It has become so cliché to legislate probation to carry more and more water up the hill every year without providing any more feed for the horses hauling the water. A good year in probation is "we didn't get cut in funding this year." Legislators are thinking of days long gone when probation departments received enough revenue from probation fees to operate EFFECTIVELY. Now that every other agency office, has managed to convince the legislature that probationers should pay them as well, probation funding has become very unstable. Eventually the train will run out of track.

Anonymous said...

If offenders were required to work an eight to five in exchange for the three hots and a cot and paid for said work, they would be able to have many of these fees paid before release..along with serving the time they deserved for the crimes committed. Tx criminal Justice is messed needs an overhaul

Anonymous said...

We all wring our hands over the stigma associated with incarceration but no one is forcing the criminal to victimize their neighbors or render there neighborhood uninhabitable. Don't want the stigma--don't do the crime.

DEWEY said...

"Sixty-seven percent of formerly incarcerated individuals associated with our survey were still unemployed or underemployed five years after their release." --- Because a lot of employment applications have a box asking "Have you been convicted of a felony in the last (times vary)years ?" That will disqualify many qualified applicants without being even interviewed. BAN THE BOX !!!!!!

Anonymous said...

Too bad judges don't consider the consequences to the family when deciding the fate of a defendant. Consider the family, Judge, when you know damn good and well the defendant's constitutional rights were violated and the cop is lying about it. Grant that motion to suppress "for the family!" It's the right thing to do, it keeps families from being cast into immediate poverty, and it may force the cops to stop violating rights and to start telling the truth. One thing for sure, families impoverished by our current criminal system are sure to feel resentment and complete distrust. How can anyone feel they were treated fairly or judged impartially with the partnering that has evolved between the judges, prosecutors and police? Police lying is commonplace now along with judges who bend over backwards to believe them. How can anyone respect that? Prosecutors don't deny that police lie, their response is that defendants lie more. Not true though, because the majority of defendants don't testify in their own trials. Bottom line, it's up to the judges to restore respect in our system, and that can't be done until they stop trusting liars.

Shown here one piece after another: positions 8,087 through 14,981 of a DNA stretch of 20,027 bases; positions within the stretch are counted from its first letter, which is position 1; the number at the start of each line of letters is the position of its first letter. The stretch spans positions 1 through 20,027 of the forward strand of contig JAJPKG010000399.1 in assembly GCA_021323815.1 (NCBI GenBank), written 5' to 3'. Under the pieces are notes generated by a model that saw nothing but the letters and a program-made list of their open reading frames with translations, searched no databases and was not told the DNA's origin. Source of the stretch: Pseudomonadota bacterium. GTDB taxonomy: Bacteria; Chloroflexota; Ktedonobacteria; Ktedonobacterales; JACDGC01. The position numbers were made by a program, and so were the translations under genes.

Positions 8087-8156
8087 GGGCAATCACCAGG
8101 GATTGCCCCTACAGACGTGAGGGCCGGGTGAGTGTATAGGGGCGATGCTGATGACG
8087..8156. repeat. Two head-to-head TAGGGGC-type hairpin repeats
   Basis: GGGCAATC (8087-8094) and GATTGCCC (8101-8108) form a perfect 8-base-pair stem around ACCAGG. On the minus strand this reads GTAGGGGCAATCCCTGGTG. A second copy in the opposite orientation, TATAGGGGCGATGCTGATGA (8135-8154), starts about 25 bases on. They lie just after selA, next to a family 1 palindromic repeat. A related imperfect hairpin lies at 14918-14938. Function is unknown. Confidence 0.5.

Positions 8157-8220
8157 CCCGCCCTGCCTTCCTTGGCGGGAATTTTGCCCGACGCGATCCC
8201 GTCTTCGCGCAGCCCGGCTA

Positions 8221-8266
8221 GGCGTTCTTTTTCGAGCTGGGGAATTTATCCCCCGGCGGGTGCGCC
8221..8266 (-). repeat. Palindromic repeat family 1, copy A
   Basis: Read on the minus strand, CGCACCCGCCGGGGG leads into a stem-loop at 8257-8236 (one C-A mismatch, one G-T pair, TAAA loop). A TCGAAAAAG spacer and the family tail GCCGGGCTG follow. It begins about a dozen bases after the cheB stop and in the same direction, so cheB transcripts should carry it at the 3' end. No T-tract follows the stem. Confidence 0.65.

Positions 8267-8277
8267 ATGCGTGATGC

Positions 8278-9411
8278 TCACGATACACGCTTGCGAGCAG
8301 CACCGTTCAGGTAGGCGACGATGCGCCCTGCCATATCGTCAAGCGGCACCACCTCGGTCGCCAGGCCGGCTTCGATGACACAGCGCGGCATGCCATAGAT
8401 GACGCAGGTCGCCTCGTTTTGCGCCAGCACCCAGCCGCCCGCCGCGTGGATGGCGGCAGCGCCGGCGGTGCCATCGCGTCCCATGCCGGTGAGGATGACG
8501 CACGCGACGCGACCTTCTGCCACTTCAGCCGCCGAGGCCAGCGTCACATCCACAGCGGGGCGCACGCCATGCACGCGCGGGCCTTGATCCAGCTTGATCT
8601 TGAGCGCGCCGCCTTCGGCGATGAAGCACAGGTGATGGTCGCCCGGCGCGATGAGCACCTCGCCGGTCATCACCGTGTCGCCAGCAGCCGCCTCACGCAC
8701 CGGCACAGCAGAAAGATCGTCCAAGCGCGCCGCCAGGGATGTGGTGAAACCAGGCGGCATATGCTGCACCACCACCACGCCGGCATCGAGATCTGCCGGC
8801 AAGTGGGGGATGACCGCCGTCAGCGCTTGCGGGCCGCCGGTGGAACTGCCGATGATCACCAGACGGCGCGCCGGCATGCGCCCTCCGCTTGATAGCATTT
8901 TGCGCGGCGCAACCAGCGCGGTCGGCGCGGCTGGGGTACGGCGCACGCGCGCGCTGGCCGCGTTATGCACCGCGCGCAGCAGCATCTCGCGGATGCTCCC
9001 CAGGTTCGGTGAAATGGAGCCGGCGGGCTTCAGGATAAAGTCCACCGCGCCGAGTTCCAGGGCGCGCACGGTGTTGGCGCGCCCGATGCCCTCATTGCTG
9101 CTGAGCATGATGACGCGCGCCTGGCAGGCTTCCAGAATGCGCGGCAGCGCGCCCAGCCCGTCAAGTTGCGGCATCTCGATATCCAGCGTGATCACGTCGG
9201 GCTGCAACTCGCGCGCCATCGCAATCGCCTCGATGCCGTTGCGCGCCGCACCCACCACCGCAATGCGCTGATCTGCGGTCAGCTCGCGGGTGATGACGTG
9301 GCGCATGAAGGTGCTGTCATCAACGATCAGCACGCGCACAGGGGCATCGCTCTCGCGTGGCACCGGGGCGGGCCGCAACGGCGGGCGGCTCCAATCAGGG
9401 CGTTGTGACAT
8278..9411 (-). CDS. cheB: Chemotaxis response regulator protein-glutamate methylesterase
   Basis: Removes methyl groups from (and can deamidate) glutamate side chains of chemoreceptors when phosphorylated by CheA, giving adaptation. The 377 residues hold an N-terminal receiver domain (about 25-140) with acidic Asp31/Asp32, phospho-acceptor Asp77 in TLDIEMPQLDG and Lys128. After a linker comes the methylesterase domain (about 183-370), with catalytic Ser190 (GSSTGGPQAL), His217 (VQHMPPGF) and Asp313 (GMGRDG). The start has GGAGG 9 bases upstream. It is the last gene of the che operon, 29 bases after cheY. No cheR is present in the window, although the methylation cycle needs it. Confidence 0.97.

The Homeless Cowboy said...

IMHO - If a person commits a crime and they are put in jail, why then does it become the responsibility of their family to pay the county for their medical care, pay outrageous amounts for phone calls that the county or state get a cut of? The family is now required to foot outrageous bills to the county or state because the inmate is not allowed to earn money while locked up. This is their problem, not the family's. This expense should belong to the government entity holding the person in custody. I know states and counties have over the past decade or so been saddling inmate families with these bills, and will go so far as to take the little money they can scrape together and send their loved one to buy some coffee or a soup (which by the way they buy for a penny or 2 and resell to the inmates at a several hundred percent markup)and just keep it as payment for services. This has been made a law by somee idiots who figure their jobs are more important than our nation's families.